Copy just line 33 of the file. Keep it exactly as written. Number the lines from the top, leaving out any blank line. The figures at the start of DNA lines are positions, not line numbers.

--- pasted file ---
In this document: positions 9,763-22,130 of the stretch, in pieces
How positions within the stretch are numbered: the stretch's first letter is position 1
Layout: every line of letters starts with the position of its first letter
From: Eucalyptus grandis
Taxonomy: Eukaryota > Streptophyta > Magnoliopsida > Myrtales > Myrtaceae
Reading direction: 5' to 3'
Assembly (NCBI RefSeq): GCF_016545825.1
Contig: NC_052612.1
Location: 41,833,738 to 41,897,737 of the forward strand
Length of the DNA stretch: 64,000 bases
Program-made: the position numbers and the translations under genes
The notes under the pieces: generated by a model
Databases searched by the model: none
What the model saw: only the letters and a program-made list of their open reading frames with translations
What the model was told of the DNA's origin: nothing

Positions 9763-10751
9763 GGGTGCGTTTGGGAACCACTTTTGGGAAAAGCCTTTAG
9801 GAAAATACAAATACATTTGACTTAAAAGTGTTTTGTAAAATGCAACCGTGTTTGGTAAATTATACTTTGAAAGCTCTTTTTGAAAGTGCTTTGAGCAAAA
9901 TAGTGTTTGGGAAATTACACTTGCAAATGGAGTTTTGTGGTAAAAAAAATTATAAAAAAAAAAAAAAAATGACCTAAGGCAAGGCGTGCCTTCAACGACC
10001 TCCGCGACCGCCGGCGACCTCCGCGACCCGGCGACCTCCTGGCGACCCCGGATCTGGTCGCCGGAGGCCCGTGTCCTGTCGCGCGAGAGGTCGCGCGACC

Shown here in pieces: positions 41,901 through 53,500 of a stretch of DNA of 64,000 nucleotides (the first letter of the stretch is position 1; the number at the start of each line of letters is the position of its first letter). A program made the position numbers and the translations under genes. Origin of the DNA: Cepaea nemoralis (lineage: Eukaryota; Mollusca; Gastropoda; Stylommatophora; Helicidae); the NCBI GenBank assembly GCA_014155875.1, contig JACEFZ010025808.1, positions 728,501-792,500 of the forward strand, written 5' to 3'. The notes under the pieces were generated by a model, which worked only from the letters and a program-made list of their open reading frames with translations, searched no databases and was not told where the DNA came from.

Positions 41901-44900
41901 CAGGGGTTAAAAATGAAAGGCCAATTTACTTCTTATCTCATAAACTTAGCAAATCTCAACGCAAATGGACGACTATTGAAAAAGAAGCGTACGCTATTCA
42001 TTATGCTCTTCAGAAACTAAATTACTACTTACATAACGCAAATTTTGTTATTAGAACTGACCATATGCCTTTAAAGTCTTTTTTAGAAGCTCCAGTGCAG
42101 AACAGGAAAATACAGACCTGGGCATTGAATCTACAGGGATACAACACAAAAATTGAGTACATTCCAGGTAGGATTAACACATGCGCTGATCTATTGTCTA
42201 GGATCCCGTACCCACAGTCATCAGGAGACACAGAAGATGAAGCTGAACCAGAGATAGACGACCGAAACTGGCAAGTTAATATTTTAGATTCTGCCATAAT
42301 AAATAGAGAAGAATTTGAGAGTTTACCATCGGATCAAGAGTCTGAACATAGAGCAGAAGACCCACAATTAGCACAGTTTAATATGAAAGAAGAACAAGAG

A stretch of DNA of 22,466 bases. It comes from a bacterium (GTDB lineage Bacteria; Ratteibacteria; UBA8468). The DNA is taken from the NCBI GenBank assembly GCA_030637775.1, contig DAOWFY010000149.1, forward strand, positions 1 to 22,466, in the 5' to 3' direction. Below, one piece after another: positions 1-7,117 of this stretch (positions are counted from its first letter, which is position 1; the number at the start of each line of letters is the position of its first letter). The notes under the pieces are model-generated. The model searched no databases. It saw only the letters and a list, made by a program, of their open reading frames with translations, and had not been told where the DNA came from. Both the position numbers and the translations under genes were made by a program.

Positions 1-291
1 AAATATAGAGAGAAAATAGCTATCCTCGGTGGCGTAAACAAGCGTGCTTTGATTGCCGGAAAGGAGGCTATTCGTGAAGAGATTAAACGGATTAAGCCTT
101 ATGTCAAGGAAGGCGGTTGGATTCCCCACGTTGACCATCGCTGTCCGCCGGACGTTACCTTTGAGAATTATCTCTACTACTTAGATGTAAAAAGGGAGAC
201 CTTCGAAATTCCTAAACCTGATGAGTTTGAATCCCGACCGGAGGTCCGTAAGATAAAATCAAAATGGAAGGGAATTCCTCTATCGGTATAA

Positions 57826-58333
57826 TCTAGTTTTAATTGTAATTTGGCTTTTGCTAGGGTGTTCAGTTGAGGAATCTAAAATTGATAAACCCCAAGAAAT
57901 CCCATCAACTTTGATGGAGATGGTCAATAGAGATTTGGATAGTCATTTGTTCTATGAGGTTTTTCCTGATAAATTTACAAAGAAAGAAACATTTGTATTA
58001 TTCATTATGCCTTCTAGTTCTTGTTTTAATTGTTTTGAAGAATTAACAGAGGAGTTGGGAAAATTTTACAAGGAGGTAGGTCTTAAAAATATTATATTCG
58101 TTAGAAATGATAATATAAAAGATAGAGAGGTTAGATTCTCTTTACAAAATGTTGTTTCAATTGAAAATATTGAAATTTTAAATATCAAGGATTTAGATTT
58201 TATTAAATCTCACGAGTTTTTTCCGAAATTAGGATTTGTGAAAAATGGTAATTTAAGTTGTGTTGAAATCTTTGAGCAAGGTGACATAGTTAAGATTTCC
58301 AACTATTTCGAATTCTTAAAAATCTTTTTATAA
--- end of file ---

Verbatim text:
Positions 57826-58333